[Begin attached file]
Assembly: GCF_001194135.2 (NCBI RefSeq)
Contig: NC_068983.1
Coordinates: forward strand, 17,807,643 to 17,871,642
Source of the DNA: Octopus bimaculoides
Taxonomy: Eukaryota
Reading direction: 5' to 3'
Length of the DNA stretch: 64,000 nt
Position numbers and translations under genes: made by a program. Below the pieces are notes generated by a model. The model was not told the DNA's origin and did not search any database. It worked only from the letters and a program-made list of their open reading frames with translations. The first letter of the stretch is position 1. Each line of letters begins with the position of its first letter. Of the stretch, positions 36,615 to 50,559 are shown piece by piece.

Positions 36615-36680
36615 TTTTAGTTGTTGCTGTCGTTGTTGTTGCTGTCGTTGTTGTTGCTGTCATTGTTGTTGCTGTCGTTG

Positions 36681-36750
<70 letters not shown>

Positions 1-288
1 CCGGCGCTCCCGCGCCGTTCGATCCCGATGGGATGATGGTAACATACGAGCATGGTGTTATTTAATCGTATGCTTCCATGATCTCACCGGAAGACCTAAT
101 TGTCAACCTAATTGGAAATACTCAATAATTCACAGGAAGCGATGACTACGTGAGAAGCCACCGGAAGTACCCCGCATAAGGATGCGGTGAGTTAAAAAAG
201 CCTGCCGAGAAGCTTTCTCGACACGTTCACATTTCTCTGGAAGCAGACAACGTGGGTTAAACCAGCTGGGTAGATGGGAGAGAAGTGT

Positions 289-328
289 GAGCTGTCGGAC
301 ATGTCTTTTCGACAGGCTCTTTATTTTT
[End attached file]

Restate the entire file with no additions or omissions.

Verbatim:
Assembly: GCF_001194135.2 (NCBI RefSeq)
Contig: NC_068983.1
Coordinates: forward strand, 17,807,643 to 17,871,642
Source of the DNA: Octopus bimaculoides
Taxonomy: Eukaryota
Reading direction: 5' to 3'
Length of the DNA stretch: 64,000 nt
Position numbers and translations under genes: made by a program. Below the pieces are notes generated by a model. The model was not told the DNA's origin and did not search any database. It worked only from the letters and a program-made list of their open reading frames with translations. The first letter of the stretch is position 1. Each line of letters begins with the position of its first letter. Of the stretch, positions 36,615 to 50,559 are shown piece by piece.

Positions 36615-36680
36615 TTTTAGTTGTTGCTGTCGTTGTTGTTGCTGTCGTTGTTGTTGCTGTCATTGTTGTTGCTGTCGTTG

Positions 36681-36750
<70 letters not shown>

Positions 1-288
1 CCGGCGCTCCCGCGCCGTTCGATCCCGATGGGATGATGGTAACATACGAGCATGGTGTTATTTAATCGTATGCTTCCATGATCTCACCGGAAGACCTAAT
101 TGTCAACCTAATTGGAAATACTCAATAATTCACAGGAAGCGATGACTACGTGAGAAGCCACCGGAAGTACCCCGCATAAGGATGCGGTGAGTTAAAAAAG
201 CCTGCCGAGAAGCTTTCTCGACACGTTCACATTTCTCTGGAAGCAGACAACGTGGGTTAAACCAGCTGGGTAGATGGGAGAGAAGTGT

Positions 289-328
289 GAGCTGTCGGAC
301 ATGTCTTTTCGACAGGCTCTTTATTTTT